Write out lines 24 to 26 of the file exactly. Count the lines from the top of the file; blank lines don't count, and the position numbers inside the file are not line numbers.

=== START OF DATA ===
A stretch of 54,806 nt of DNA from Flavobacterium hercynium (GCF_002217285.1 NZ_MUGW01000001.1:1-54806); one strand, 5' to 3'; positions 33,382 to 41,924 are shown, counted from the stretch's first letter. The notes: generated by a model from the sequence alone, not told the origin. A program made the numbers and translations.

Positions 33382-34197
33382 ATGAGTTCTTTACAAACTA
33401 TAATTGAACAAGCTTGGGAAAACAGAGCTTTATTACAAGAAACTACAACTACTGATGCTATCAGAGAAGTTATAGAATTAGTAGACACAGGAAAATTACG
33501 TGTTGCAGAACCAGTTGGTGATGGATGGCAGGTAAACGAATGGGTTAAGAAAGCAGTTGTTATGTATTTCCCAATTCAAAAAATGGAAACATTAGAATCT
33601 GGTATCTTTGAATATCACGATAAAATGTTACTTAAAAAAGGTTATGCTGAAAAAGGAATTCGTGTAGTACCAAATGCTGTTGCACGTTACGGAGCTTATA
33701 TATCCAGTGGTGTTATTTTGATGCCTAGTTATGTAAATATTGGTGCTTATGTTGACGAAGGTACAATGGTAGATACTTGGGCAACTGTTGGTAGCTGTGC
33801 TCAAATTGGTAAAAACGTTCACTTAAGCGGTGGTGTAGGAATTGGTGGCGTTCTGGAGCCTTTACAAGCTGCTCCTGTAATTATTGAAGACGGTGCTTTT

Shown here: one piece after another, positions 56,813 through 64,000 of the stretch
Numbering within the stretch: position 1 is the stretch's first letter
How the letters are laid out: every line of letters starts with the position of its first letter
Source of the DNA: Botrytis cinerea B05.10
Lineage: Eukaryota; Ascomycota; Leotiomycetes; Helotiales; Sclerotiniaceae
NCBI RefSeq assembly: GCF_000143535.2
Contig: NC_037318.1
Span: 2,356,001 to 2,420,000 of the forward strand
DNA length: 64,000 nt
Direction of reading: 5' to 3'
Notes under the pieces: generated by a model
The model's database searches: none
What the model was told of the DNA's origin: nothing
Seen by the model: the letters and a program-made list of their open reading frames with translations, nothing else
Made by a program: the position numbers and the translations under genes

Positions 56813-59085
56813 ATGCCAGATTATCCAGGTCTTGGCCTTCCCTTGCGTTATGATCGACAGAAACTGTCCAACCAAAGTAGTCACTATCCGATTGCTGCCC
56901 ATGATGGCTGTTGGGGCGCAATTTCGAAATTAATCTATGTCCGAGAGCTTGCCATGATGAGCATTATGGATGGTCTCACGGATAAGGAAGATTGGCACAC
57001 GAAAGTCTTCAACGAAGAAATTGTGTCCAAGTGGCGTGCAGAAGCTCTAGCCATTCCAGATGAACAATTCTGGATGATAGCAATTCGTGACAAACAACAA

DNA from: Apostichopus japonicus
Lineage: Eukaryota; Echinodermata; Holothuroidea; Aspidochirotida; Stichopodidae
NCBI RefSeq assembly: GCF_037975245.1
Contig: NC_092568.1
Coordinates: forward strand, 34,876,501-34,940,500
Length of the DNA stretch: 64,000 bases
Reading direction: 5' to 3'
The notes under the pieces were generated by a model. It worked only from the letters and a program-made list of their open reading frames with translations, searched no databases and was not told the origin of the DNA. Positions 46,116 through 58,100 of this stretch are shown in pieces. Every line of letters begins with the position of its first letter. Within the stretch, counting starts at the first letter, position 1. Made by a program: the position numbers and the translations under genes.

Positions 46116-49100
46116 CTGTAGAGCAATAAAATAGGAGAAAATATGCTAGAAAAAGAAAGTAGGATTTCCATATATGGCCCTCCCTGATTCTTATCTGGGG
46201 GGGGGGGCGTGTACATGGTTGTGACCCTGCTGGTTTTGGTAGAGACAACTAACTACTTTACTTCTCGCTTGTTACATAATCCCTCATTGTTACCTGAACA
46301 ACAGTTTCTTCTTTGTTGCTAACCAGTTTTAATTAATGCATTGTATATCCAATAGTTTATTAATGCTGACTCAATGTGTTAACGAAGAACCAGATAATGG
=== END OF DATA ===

Positions 56813-59085
56813 ATGCCAGATTATCCAGGTCTTGGCCTTCCCTTGCGTTATGATCGACAGAAACTGTCCAACCAAAGTAGTCACTATCCGATTGCTGCCC
56901 ATGATGGCTGTTGGGGCGCAATTTCGAAATTAATCTATGTCCGAGAGCTTGCCATGATGAGCATTATGGATGGTCTCACGGATAAGGAAGATTGGCACAC